The movie that Netflix told me would arrive in three days, did exactly that, but it didn't come from San Jose like I expected. It came from Denver, Colorado.
However, even if it did come from San Jose, it doesn't have to mean throttling. Netflix has said that when a movie comes in, if it's not in anyone's queue, it goes back to San Jose, to storage, because the local distribution centers do not have storage facilities. It's possible that this happens to a small percentage of films. It's probably random. If you are digging deep into the Netflix catalog for your titles, it will happen to your films, too.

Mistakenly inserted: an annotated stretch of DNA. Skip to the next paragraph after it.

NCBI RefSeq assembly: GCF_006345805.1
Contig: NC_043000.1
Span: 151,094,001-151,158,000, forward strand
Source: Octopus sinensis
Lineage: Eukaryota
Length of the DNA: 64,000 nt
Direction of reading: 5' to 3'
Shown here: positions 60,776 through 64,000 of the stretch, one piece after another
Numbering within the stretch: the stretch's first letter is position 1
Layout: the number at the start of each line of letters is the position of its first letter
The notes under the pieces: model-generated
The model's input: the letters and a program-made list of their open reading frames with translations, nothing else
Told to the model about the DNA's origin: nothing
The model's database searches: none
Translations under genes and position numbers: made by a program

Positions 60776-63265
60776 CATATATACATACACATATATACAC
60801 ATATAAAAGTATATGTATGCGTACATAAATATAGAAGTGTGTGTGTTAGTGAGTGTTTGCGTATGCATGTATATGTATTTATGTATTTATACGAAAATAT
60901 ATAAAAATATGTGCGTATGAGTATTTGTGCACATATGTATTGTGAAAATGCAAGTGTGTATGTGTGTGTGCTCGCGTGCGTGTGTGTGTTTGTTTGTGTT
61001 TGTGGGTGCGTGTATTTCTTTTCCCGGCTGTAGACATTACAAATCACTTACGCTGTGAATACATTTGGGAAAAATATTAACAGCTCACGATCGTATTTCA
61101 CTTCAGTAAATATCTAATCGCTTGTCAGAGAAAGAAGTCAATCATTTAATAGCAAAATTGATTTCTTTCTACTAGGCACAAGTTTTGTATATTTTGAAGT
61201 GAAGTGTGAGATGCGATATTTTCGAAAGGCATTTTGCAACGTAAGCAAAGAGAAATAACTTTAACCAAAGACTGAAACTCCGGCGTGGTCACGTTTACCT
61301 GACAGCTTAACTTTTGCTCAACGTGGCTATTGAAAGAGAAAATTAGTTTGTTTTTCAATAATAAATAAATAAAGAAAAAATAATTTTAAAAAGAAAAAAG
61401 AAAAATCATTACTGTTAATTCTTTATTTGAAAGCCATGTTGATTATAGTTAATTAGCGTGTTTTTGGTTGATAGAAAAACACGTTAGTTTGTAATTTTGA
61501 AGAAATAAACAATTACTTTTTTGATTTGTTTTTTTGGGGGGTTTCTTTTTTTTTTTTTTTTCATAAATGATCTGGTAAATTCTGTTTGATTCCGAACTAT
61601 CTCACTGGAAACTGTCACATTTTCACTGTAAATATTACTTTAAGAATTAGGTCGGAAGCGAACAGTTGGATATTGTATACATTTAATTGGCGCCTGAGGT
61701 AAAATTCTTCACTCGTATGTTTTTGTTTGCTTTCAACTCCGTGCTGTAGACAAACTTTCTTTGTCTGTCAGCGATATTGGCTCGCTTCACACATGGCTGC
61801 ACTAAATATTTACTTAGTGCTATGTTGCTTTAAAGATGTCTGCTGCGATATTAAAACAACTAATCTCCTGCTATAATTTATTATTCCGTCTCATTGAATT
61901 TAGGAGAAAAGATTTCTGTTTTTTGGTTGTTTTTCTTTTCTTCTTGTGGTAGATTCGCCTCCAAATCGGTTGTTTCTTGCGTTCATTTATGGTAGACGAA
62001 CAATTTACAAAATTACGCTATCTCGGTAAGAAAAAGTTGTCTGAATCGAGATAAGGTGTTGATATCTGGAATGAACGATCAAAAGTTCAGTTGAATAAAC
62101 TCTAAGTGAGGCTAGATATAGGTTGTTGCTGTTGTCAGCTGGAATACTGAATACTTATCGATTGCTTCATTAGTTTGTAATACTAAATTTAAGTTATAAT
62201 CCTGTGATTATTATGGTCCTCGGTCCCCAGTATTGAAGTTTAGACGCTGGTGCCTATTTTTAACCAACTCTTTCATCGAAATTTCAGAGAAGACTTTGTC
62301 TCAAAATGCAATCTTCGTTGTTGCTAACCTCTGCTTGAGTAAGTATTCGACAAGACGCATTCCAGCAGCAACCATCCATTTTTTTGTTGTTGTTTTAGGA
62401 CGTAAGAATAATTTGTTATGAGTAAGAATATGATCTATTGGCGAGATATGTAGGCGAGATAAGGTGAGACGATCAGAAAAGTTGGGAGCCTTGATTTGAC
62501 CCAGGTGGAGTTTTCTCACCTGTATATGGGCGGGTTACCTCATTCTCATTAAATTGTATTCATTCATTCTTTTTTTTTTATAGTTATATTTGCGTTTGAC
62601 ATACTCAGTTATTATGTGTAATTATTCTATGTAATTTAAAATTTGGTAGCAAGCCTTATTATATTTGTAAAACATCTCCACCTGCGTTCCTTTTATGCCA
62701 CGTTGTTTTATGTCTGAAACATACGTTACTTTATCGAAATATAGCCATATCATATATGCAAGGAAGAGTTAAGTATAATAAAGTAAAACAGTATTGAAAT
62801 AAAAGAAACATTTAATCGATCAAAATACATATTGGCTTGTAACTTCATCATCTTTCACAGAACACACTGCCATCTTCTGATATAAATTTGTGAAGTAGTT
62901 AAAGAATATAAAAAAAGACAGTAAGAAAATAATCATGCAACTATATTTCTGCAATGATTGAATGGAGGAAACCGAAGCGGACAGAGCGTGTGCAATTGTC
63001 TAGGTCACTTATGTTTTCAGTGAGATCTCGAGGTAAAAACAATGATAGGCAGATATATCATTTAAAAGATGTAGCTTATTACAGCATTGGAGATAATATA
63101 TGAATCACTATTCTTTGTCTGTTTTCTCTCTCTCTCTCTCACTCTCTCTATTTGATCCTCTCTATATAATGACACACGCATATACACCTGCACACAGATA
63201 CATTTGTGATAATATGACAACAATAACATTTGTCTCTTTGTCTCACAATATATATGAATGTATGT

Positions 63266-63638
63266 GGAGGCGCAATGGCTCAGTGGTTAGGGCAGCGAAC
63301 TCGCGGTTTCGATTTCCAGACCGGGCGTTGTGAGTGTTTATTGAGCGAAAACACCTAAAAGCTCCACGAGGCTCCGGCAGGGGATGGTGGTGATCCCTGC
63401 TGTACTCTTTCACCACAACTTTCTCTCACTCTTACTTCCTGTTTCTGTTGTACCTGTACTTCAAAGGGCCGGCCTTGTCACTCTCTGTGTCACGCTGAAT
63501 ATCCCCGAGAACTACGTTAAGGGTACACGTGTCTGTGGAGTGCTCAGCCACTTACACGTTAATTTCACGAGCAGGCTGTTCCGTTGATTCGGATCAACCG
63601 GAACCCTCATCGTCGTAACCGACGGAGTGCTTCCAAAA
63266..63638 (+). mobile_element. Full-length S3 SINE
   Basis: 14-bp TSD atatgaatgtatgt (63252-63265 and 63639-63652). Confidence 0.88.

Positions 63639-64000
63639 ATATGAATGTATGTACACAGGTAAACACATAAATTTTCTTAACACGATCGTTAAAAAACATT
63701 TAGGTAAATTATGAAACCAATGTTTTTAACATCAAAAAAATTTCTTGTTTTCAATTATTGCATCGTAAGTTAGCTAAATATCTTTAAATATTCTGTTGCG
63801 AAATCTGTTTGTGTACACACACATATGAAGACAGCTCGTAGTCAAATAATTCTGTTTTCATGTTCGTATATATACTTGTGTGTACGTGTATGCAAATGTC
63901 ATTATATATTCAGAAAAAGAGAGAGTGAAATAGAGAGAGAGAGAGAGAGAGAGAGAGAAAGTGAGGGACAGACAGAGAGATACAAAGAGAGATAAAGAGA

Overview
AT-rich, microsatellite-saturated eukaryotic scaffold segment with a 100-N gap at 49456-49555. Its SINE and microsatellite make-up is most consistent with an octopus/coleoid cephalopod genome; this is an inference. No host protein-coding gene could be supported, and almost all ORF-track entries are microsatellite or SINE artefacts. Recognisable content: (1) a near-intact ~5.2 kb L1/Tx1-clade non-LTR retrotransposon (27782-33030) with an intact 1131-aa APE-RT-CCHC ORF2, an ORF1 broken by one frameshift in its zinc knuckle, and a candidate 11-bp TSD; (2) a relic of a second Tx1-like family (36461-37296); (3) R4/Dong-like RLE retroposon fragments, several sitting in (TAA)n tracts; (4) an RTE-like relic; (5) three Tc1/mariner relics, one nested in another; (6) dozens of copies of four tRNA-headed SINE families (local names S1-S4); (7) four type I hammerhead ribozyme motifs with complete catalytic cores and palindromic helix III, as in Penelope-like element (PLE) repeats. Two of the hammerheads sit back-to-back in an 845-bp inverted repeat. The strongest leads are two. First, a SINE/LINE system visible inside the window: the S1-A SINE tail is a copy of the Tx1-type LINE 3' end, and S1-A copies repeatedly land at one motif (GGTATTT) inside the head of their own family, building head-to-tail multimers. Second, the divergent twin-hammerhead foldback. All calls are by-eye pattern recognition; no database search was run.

Netflix gives you your own personal Netflix store, made up of personalized recommendations, based on your own unique taste, so you can't expect every title to be on hand at your local distribution center all the time.